In a previous post I gave my thoughts on crude oil (here) and the recent 45% rally over the last month. The bounce in the commodity has eased investor’s concern in credit, currency and equity markets. As for equities, the obvious beneficiaries have been highly levered oil companies. But I wanted to talk about an entirely different proxy. Tesla (TSLA) shares have ripped 47% since February 9th, almost identically tracking the performance of crude oil. And look at the correlation between the two over the last year:
I would assume someone willing to pay $100,000 for an electric car doesn’t care too much about how much it costs to fill up the tank on their other cars. So higher crude oil prices for a company that sold 50,580 cars last year shouldn’t effect sales, right? But on March 31st the company is scheduled to debut (won’t drive off the lot until mid 2017 at the earliest) their mass market Model 3. TSLA CEO Elon Musk has said it will cost less than $35,000 with incentives. That buyer will be swayed by the annual cost to fill up their tank on whatever car the Model 3 is replacing in the driveway.
The recent volatility in TSLA shares (this year alone down 40% at one point, now down 14%) suggest investors have their finger on the trigger for any signs of mis-execution after the recent launch of the Model X (their SUV), the upcoming launch of their stationary storage product and the mass market Model 3. All of this, of course, hinges on a successful completion of their battery factory in the Nevada dessert, dubbed the Giga-Factory. Not to mention CEO Musk has been spending a lot of time on his more ambitious project, SpaceX who is in the business of commercial flights to space, and ultimately colonizing Mars. And there were rumors last week that he was interested in taking SolarCity (SCTY), of which he is the chairman and largest shareholder of, private. The guy has his hands full. I am rooting for him on all fronts, as we discussed last week on CNBC’s Fast Money (2 minutes 30 seconds in) I think Musk is gonna be doing his thing for a very long time, but jeez:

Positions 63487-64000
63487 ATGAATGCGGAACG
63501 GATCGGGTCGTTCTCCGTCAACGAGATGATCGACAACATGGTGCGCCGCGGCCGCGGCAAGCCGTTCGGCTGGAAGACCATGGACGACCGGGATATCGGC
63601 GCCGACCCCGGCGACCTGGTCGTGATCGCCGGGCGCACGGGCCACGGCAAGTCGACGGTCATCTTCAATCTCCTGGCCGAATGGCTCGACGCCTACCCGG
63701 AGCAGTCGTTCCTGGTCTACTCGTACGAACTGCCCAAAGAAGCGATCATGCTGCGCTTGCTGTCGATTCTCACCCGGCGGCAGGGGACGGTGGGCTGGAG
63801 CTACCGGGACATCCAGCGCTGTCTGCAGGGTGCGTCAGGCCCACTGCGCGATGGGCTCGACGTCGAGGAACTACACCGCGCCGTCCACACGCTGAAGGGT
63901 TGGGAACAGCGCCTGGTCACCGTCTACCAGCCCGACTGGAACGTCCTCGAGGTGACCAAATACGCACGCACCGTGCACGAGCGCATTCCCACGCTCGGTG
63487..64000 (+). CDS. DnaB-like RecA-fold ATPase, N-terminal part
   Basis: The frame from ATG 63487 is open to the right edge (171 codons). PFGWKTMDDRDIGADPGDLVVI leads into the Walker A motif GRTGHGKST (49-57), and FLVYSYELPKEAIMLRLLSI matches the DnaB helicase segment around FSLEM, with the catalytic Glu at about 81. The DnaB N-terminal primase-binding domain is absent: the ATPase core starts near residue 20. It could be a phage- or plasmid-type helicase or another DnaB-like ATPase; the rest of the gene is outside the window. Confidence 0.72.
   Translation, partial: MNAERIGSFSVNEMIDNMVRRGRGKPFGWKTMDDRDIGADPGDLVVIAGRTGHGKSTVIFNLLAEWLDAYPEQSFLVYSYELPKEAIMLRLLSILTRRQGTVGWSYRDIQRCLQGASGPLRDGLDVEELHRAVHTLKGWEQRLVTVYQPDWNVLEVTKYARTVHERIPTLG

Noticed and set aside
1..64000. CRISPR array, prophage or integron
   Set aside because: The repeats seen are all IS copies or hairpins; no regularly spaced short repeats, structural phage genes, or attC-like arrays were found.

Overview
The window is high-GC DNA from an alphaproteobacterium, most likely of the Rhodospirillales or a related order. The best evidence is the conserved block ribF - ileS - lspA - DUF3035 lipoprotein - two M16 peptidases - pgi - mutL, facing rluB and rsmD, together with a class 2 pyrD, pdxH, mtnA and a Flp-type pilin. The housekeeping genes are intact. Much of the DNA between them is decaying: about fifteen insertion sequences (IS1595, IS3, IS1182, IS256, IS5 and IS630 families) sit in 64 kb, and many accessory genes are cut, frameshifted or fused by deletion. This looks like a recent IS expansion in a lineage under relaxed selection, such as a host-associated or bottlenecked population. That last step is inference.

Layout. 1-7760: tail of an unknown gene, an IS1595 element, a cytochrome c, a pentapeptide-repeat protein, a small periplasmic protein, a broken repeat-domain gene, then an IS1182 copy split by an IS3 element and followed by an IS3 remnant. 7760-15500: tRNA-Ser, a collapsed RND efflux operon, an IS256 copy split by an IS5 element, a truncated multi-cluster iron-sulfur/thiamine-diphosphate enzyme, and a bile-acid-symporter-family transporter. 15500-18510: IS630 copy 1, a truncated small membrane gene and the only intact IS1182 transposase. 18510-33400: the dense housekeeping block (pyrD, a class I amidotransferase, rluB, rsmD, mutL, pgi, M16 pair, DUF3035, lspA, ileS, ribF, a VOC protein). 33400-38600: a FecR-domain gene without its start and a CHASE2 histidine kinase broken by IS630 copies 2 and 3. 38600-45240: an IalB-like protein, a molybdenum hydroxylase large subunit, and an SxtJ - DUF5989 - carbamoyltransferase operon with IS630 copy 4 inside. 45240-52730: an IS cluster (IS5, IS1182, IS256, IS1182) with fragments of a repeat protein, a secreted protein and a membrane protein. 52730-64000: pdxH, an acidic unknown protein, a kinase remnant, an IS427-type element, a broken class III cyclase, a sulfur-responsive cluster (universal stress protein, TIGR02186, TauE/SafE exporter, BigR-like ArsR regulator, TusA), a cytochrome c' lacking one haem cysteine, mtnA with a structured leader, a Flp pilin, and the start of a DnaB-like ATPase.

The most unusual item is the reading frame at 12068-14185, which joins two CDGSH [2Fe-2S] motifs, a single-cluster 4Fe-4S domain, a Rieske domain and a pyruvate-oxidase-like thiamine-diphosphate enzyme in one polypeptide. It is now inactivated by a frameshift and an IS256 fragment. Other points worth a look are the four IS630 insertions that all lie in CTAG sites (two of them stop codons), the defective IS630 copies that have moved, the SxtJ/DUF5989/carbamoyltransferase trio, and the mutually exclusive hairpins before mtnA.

All that said, for those who are inclined to fade the recent oil move, and don’t trade futures, and don’t love the action in oil ETF & ETNs, TSLA may be one of the most correlated stocks to the price of crude.
The chart of TSLA from the start of 2015 is fairly interesting, there is an obvious downtrend which is below its 200 day moving average at about $230:
Yeah that’s another 5- 10% away depending on your target, Ill prob lean more towards $225 😉
Short dated options prices are through the roof, with 30 day at the money implied vol at 61%. That is down from the early February high of 91% but historically it’s still quite high. And if the stock were to consolidate around $200, options prices would come in even more, up to 40% lower:
There are a lot of things that lead me to believe that at the very least TSLA’s gains are becoming exhausted. This event at the end of the month could be a sell the news situation. Crude oil is obviously the wild card given the stock’s recent correlation, but at the every least vol sales look attractive.
If I were inclined to make a defined risk short biased trade I might also look to do so with a short premium options structure.
So what’s the Trade?
We are not ready to stick our toe in the water yet on the short side, we would love to see above $220. At that point I might consider selling a call spread as opposed to buying a put or a put spread. Here’s how that would look:
TSLA – Sell April 220/230 Call Spread
- Sell to open 1 April 220 call
- Buy to open 1 April 230 call
Right now this call spread could be sold at about 3.20. Which means you would be risking 6.80 to make 3.20. But up near $220 in the stock this call spread is much closer to being able to be sold at $5. At that point the risk reward to of selling a call spread at a fairly decent level of vol makes sense as opposed to buying an out of the money put or put spread.
We might also consider a put calendar like we did late last year into the new year when the stock was $220 that worked very well (read here).